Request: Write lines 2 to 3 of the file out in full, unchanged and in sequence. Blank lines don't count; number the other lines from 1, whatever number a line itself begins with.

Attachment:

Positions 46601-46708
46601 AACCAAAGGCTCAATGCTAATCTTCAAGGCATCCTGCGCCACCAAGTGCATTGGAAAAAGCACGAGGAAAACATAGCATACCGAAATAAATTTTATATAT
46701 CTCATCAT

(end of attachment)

46601 AACCAAAGGCTCAATGCTAATCTTCAAGGCATCCTGCGCCACCAAGTGCATTGGAAAAAGCACGAGGAAAACATAGCATACCGAAATAAATTTTATATAT
46701 CTCATCAT